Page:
Military


Army Order of Battle

In June 2014 a lightning offensive saw Al-Qaeda-inspired forces drive government security forces out of some of Northern Iraqís key cities. Four Iraqi army divisions simply disappeared. The Iraqi army had at least 14 divisions on paper before Islamic State toppled the north's biggest city of Mosul and soldiers deserted en masse. In November 2014 the new 15th and 16th Divisions [including the 75th & 76th Bdes of the later] held initial graduation cerremonies. As of January 2015 several Iraqi security officials estimated the functioning military forces at between seven and nine divisions. They cautioned even those divisions were not all operating at full strength.

Iraqi Army
1st Presdential Protection Brigade 2nd Presidential Protection Brigade Baghdad Brigade
Iraqi Ground Forces Command
1st Division 2nd Division 3rd Division
4th Division 5th Division 6th Division
7th Division 8th Division 9th Mechanized Division
10th Division 11th Division 12th Division
14th Division 17th Division
15th Division 16th Division
Engineering Infrastructure Battalion Iraqi Training Brigade
Iraqi Intervention Force ISOF Brigade
1st Iraqi Army Infrastructure Brigade 2nd Iraqi Army Infrastructure Brigade 3rd Iraqi Army Infrastructure Brigade

As of 2011 the IA had 13 infantry divisions and one partially fielded mechanized division organized under the IGFC. Ground forces include 196 IA battalions in 55 combat brigades organized into 51 infantry, three mechanized, and one tank brigade.

The 1st Division was originally formed from the battalions of the Iraqi Intervention Force (IIF). The 2nd Divisionís battalions are former ING units, and most are manned predominately by Kurdish troops, some being former Peshmerga militia units. The 3rd Divisionís brigade headquarters and battalions are from the original 3-division NIA. The 4th Divisionís battalions are former ING units, recruited locally. It is ethnically diverse and has operational control of a number of Strategic Infrastructure Battalions protecting oil pipelines. The 5th Divisionís brigade headquarters and battalions were components of the NIA.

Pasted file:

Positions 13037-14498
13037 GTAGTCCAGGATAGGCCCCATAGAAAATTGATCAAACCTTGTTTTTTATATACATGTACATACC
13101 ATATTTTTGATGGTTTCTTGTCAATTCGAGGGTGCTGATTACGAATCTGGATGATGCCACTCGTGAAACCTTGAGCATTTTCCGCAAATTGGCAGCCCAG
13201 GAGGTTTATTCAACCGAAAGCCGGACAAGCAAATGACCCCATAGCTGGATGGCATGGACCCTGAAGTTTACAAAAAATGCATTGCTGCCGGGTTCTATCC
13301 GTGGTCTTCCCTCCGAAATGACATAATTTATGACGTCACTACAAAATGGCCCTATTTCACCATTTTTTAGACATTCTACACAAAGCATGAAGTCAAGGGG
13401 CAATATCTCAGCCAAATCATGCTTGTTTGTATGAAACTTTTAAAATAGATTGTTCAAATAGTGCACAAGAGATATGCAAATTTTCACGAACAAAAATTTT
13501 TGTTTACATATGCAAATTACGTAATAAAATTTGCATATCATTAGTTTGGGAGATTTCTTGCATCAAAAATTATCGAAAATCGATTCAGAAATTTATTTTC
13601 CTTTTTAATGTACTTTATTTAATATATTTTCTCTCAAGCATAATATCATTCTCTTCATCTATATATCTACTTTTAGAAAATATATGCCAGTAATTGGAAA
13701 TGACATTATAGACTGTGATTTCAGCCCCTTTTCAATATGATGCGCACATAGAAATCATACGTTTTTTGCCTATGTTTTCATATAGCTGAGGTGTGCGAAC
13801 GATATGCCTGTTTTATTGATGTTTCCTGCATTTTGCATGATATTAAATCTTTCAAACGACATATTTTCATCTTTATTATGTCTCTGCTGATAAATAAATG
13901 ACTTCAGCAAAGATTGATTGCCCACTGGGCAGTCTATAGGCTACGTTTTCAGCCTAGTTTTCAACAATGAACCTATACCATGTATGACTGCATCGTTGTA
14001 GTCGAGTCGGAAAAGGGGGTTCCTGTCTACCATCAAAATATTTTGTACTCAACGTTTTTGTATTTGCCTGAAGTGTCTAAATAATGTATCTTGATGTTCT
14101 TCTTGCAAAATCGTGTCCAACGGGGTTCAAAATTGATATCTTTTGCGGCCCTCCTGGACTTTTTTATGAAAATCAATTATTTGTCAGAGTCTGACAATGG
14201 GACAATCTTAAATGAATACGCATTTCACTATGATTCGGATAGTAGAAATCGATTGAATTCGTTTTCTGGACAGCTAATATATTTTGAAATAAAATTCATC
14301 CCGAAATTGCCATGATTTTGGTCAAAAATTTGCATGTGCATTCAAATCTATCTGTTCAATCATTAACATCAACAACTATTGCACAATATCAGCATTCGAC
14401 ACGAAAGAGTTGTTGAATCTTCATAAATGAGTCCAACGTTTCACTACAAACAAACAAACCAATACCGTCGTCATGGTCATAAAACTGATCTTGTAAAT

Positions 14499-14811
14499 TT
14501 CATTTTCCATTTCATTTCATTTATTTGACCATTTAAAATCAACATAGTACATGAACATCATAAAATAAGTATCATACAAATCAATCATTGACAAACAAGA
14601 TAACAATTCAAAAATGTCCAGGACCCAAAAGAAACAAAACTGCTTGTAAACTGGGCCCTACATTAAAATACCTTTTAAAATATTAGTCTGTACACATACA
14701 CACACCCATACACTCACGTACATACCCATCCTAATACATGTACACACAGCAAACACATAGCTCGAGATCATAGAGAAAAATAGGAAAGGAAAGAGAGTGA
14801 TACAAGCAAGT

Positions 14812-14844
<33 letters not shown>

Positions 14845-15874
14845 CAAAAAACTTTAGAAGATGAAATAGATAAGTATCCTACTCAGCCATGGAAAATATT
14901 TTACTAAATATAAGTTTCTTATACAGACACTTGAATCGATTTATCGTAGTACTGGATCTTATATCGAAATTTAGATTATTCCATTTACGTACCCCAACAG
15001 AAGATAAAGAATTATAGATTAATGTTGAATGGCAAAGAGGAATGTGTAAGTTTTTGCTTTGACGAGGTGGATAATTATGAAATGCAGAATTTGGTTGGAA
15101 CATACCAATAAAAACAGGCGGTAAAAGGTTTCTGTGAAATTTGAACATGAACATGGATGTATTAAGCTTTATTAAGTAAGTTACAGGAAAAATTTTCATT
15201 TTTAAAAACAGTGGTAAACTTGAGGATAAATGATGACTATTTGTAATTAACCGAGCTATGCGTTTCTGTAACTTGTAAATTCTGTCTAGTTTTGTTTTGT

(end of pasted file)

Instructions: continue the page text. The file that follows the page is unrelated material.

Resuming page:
While most of the 6th Divisionís battalions are former ING units, some with their origins in the INGís predecessor, the ICDC, the division headquarters was not formed until August 2005. The 7th Division was raised in early 2005 to replace disbanded Sunni-dominated ING units which proved unreliable. The 8th Division is composed of former ING units, some of which were formed as early as 2004, but the division headquarters did not assume control of its area of operations until January 2006. The 9th (Mechanized) Division has the entire IA armored (tank) capability. It is ethnically diverse. Some of the battalions of the 10th Division are manned by Shiía militia.

Sectarian divisions within the armed forces reflect the fact many units were created along geographic lines. Sunnis, Shi'ites and Kurds mostly served in geographic areas familiar to their groups. These divisions were even more notable at the battalion level, where battalion commanders tended to command only soldiers of their own sectarian or regional backgrounds.

With no existing war-reserve ammunition standardization or historical utilization (making stockage objectives arbitrary and subjective), the division commanders are continuously adding to their stockpiles. It is estimated the average IA Division has enough small and medium caliber munitions to fight for six to eight days without need of resupply (one division has enough for 11 days of supply), whereas the U.S. Army standard is three days of supply. As of 2010 the current Iraqi ammunition structure, from the depot level down to the battalion level, lent itself to hoarding, reduced transparency, and inadequate infrastructure.

Iraq Army ORBAT



NEWSLETTER
Join the GlobalSecurity.org mailing list


 

privacy policy